Wednesday, April 15, 2015

Why I'm Afraid Of My Neighbors

Danielle and Alexander Meitiv of Maryland are back in the news this week. You might remember their names from back in December, when their parenting practices first fell under the harsh microscope of media scrutiny. That's when their children, Rafi and Dvora, were picked up by local police after a "concerned citizen" feared for their safety as they walked home from a neighborhood park... without adult supervision.

After that incident, the Meitivs were investigated by Child Protective Services and found to be guilty of "unsubstantiated neglect". I'm not certain you can get more vague than that.

On Sunday, another "concerned citizen" saw the children walking alone (an alarming sight, I'm sure) and called the police.CPS seized the children, keeping them in custody for more than five hours with no notice to the parents, leaving the Meitivs frantic with worry.

Not frantic that some psycho killer had snatched their children, however. They are aware that the sort of abduction that CPS, local police, and nosy neighbors want the Meitivs to obsess over (like all good parents) is incredibly rare and always has been.

"Unfortunately, our first thought was CPS and police. I never thought they were abducted by a stranger. Our first fear was, 'Holy cow. Could the police have stopped them?'" Danielle Meitiv explained in an interview with Today.

The Meitivs want to raise their children as "free-range kids", which might evoke images of barnyard poultry, but is really just the kind of freedom those of us over 35 remember as "normal childhood".

Most of us remember roaming neighborhood streets unattended, striking up games of tag and touch football with random neighborhood kids, riding our bikes with reckless abandon, most of the time kicked out of the house by our very own well-meaning (though probably exasperated) parents. We played in each other's yards and local parks and sometimes right in the middle of the streets.

And you know what? The neighbors never called the cops.

I can remember being sweaty and breathless and tracking mud into a neighbor's house because she was kind enough to let me use her bathroom... and then instead of calling CPS, you know what she did? She fixed me a glass of ice water.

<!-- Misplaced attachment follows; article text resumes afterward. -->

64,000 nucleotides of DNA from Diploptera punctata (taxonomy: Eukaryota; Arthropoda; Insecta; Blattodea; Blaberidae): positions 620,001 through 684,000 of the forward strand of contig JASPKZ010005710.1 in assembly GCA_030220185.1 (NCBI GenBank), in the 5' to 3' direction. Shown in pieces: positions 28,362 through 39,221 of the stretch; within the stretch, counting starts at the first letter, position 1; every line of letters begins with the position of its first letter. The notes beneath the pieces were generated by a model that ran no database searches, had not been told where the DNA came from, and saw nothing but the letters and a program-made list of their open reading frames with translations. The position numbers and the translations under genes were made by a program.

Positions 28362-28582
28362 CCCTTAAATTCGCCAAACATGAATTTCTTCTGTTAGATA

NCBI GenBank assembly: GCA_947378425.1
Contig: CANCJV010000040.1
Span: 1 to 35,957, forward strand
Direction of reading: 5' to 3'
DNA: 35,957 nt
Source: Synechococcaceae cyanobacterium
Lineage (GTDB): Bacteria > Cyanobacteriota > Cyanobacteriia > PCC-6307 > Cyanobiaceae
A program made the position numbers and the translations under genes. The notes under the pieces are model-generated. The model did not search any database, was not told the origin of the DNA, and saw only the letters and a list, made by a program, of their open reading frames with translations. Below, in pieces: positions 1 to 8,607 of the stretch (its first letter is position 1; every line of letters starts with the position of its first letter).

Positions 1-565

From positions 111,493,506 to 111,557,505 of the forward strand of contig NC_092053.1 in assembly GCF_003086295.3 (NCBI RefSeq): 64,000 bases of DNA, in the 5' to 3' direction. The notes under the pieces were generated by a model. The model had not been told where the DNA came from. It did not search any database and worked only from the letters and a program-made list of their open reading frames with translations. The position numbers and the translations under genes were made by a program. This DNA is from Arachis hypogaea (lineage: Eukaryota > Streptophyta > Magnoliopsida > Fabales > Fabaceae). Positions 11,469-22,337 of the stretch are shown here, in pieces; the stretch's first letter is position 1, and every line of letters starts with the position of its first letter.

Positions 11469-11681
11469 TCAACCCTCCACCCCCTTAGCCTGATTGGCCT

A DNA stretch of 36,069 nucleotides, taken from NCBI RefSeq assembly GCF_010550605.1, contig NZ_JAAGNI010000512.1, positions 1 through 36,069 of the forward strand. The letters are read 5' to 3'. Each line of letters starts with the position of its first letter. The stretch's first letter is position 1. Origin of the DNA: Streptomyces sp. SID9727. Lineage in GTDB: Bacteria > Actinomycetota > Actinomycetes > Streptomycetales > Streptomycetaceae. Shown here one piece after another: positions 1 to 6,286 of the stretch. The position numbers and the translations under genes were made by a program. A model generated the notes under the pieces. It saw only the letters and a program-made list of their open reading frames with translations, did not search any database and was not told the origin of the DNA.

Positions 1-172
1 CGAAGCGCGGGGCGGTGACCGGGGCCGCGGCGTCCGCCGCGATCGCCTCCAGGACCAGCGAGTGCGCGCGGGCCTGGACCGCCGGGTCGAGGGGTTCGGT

I can also remember playing for hours on end outdoors, wandering through yards, muddy and sweaty, and another neighbor offering me a peanut butter sandwich, which I scarfed down with hungry pleasure and resumed the serious business of playing... unattended. I wonder if my mother worried that I didn't wander home for lunch that day. Still no one called CPS.

Why has America gone bat shit crazy over the subject of unattended children? Parents hover and obsess over their kids as if something dreadful and horrible is waiting to pounce on them the minute their guard is down. And if they don't hover, there aren't well-meaning strangers to offer ice water or peanut butter sandwiches, instead those strangers seem to watch from behind parted curtains ready to call the police on "abandoned" children.

As the Meitivs' attorney stated, "We must ask ourselves how we reached the point where a parent's biggest fear is that government officials will literally seize our children off the streets as they walk through our neighborhoods."

What's truly astonishing is that the parents doing the hovering and the "concerned citizens" doing the tattling are the grown-up kids that were left to their own devices... left unsupervised in cars, to walk to the store alone, left to ride their bikes through neighborhood streets and swing from the park's monkey bars. They are my generation, the ones whose parents pushed them out the door to play outside for hours on end without cell phones or organized extracurricular activities or helicopter adults. They are the parents and well-meaning neighbors who were given the freedom they are now determined to deny today's kids. They call the police to make arrests that would have branded their own parents criminals.

When did the danger of what the neighbors might think or do in regards to our children become a more real danger than what strangers might do to them? One call to the authorities from a tattle-tell neighbor could cause moths of stressful investigations and allegations and possibly a loss of custody from otherwise good parents. Unfortunately, in cases of accused child neglect, the parents are considered guilty until proven innocent. Stranger danger almost seems trivial compared to the constant threat of nosy, self-righteous, "concerned" neighbors.

Because I tell you with all sincerity... I am much more afraid of my neighbors.


Anonymous said...

It def has got to the point where neighbors and even family can be more of a danger. Good point!

Robin said...

People often ask me if I'm afraid of the wildlife out here. I'm not. It's people that are scary these days. Thankfully my neighbors are a lot like me. I watch their kids free range up and down our dead end two-mile road, stopping to talk, bouncing basketballs and riding bikes. I don't think I'd do well living anywhere other than the woods these days.

Maria said...

Because, not everyone went unscathed. I was a free range kid who was molested while visiting a neighbors house and experienced at least 3 missed abductions, serious attempts. I was chased down the street by gangs of kids because of the color of my skin (white). I was fast and God gave me wisdom to avoid abduction attempts (2escapes due to my speed, one my wits). So, when i hear of free range parenting, i think its foolisb because I've lived it and did have bad things happen. I think distant helicopter parenting is wise. Give distant supervision to ensure their safety.